Two Poems from the Future: Oak Morse

DaBaby, the 49th President

Lime Lamborghinis for college grads

Diamond grillz for senior citizens                 

Extra! Extra! Read all about it

A Nigga in da House, No Cap

Strippers hanging from the chandelier

Pool with ocean water from Bahamas

Slogan: Make jokes. No stress. Love. Live Life.

Breaking bread with feds over hip-hop

An iced-out ear to the streets and to Congress

Steak and Four-Seasons for the homeless

Treaties with France for unlimited Hennessey

A DaBaby’s smile on the hundred-dollar bill

Inner city outdoor concerts, admission is Mary Jane

Showing love to the people through verse

Lesson 101-Fall in Love with the Hustle

102-Making Broke Illegal

Extra! Extra! President slangs books:

Turn Piss into Lemonade, No Cap

Ricardo

It’s early February of 2020. COVID-19 could be
caught up in my chest, who knows—I never had
a cold quite like this, my voice never sounded like
someone ripped out my vocal cords, scraped
them against concrete. I am a busted Buick,
wheezing and steaming on side of the road,
but I truck on into work, half-dead—high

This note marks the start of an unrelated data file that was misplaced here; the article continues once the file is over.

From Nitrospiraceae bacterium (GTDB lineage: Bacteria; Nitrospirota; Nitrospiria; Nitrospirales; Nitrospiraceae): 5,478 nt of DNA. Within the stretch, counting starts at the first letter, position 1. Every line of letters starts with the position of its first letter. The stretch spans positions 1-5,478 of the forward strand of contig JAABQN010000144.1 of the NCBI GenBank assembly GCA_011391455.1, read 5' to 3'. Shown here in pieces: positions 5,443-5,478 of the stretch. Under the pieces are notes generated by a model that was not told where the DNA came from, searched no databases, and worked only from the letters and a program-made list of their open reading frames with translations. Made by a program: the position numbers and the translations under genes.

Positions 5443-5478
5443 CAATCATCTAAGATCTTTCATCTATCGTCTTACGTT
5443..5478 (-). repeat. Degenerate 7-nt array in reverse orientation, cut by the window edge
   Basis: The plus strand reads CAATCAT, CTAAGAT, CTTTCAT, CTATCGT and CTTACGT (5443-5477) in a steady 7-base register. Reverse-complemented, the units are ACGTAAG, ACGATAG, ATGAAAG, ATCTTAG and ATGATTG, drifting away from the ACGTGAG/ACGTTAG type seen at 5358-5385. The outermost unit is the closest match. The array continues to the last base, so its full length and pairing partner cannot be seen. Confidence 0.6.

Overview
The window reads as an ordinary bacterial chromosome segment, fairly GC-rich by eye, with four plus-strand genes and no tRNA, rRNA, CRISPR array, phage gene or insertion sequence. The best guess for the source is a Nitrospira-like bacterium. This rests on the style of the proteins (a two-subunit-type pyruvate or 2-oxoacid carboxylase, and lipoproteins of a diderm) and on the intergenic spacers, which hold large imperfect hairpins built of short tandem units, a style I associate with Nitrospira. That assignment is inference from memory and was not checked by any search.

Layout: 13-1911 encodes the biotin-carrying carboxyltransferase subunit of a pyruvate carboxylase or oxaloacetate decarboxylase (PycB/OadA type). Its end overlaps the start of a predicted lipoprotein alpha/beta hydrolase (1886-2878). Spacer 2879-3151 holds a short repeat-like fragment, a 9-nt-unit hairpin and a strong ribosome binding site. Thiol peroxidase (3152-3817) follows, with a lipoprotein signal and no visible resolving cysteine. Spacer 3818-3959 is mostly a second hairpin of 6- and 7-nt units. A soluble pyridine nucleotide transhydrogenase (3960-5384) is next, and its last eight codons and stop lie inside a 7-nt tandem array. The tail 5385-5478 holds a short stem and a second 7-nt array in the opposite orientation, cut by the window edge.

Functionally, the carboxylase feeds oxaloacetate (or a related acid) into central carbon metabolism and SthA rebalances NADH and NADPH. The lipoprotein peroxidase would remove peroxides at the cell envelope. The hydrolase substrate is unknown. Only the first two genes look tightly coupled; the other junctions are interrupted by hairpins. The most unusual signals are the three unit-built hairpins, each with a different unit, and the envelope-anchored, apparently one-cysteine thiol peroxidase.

on DayQuil. I knew there were students waiting
to be revived, waiting to laugh, get Merry like
Christmas in my classroom, a theatre teachers’
duty, a mantra of my own. Today’s lesson is,
Vocal Variety, yea the irony, with yellow tape
all over my voice, but like a gritty runner with
a sprained ankle limping towards the finish line,
I push through. Tonight, there is a communion
between God and my prayer hands, to crank me
back to zest, to fill me back into life. It’s the next day,
I am a spark of static. School doors opened,
and I am immersed into a stampede of students,
a school of fish, but there’s always one that emerges;
fifth grader Ricardo asks, Are you feeling better?
It felt like Triple A fell out his mouth.

Oak Morse lives in Houston, Texas, where he teaches creative writing and performance and leads a youth poetry troop, the Phoenix Fire-Spitters. He was the winner of the 2017 Magpie Award for Poetry in Pulp Literature, a Finalist for the 2020 Witness Literary Award and a Semi-Finalist for the 2020 Pablo Neruda Prize for Poetry. He has received fellowships from Brooklyn Poets and Twelve Literary Arts. He is a Houston Texans’ Stars in The Classroom recipient, a Pushcart Nominee and a Warren Wilson MFA candidate. Oak’s work has appeared in Strange Horizons, PANK, Beltway Poetry Quarterly, Nimrod, Cosmonaut Avenue, Solstice, among others.

Image: digitalservices.npr.org

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